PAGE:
The texts you need to understand and produce in the OET sub-tests are just like those that healthcare professionals see in their work environment or in professional development situations. Recently we gave you some ideas about how to work some extra listening practice for the OET listening sub-test into your day-to-day life outside of your formal study hours. Below we are showing you how to squeeze in some more exposure to the types of texts you will be presented within the OET reading sub-test.
Reading Part A
Part A includes texts you might read while you are with a patient like contraindications for medication or checklists for making a diagnosis. Practice reading these types of texts quickly and extracting the main information.
Reading Part B
Part B includes texts that you would read in the workplace, but not when you are with a patient, such as policy documents or instructions. Read these kinds of documents often to get used to the language you will be expected to understand.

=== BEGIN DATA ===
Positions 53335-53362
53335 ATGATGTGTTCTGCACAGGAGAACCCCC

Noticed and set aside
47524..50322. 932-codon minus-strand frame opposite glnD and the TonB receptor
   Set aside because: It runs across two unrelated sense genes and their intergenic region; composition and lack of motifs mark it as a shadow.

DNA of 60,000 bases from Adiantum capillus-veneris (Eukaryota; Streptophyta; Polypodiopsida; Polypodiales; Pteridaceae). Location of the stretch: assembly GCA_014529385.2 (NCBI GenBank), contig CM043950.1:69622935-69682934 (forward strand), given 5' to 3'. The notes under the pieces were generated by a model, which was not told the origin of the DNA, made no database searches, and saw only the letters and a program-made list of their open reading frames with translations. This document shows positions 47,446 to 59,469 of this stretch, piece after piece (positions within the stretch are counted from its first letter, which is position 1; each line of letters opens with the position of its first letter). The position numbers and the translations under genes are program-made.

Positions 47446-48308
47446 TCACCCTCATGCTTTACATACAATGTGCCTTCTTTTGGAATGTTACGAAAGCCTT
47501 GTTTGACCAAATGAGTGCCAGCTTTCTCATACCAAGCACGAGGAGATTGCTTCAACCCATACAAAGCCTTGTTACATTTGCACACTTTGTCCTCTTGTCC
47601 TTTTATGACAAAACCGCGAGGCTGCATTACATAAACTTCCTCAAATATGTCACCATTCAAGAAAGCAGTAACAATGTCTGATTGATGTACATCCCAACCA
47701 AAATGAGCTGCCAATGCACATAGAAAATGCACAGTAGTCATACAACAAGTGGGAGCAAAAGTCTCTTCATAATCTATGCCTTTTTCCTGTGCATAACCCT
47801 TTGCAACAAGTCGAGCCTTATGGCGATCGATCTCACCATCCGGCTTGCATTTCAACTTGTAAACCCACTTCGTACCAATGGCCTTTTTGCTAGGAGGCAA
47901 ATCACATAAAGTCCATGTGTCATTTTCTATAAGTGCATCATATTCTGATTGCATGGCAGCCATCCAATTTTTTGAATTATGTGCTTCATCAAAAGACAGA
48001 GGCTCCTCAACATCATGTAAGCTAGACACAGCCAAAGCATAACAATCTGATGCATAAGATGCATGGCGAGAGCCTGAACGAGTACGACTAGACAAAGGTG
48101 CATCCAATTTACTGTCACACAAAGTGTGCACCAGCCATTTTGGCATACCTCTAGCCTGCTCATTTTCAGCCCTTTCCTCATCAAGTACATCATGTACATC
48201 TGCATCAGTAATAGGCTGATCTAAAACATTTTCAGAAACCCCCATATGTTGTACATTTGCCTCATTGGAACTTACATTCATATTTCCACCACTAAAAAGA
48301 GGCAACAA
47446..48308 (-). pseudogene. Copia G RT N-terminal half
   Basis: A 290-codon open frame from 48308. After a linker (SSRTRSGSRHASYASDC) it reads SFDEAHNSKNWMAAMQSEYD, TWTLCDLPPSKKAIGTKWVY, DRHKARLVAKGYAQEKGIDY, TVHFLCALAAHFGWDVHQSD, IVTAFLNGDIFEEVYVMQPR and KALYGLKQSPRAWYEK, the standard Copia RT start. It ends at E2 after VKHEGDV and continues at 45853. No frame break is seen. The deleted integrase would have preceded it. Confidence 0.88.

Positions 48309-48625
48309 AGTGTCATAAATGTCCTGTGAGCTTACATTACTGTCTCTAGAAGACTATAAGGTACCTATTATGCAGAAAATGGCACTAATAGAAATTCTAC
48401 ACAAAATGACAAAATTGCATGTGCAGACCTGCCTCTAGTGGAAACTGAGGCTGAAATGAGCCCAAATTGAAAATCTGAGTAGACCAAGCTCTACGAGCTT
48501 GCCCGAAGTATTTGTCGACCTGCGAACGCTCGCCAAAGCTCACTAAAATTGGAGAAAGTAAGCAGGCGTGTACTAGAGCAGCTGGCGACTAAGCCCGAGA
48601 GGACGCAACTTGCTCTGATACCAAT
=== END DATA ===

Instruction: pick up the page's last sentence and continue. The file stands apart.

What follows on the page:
Reading Part C
This part will include semi-academic texts you might find in medical journals or websites for healthcare professionals and will always include a professional’s opinion or attitude. Practice reading articles and using the language in the article to pick up on the opinions being presented.
Some general tips
While reading, always keep a notebook handy to write down new words that you come across. Refer to this vocabulary list often to make sure you can understand and know how to use the new words and phrases you have picked up.
These ideas are perfect for getting more exposure to the types of texts you will see in the OET reading sub-test, but to make sure you are truly prepared on test day, you need to use high-quality practice tests for your formal study and to know what is required of you in each part of the test. To get access to practice tests, more tips, and tutorials and live classes with expert OET tutors…. (plug for E2Language classes here?)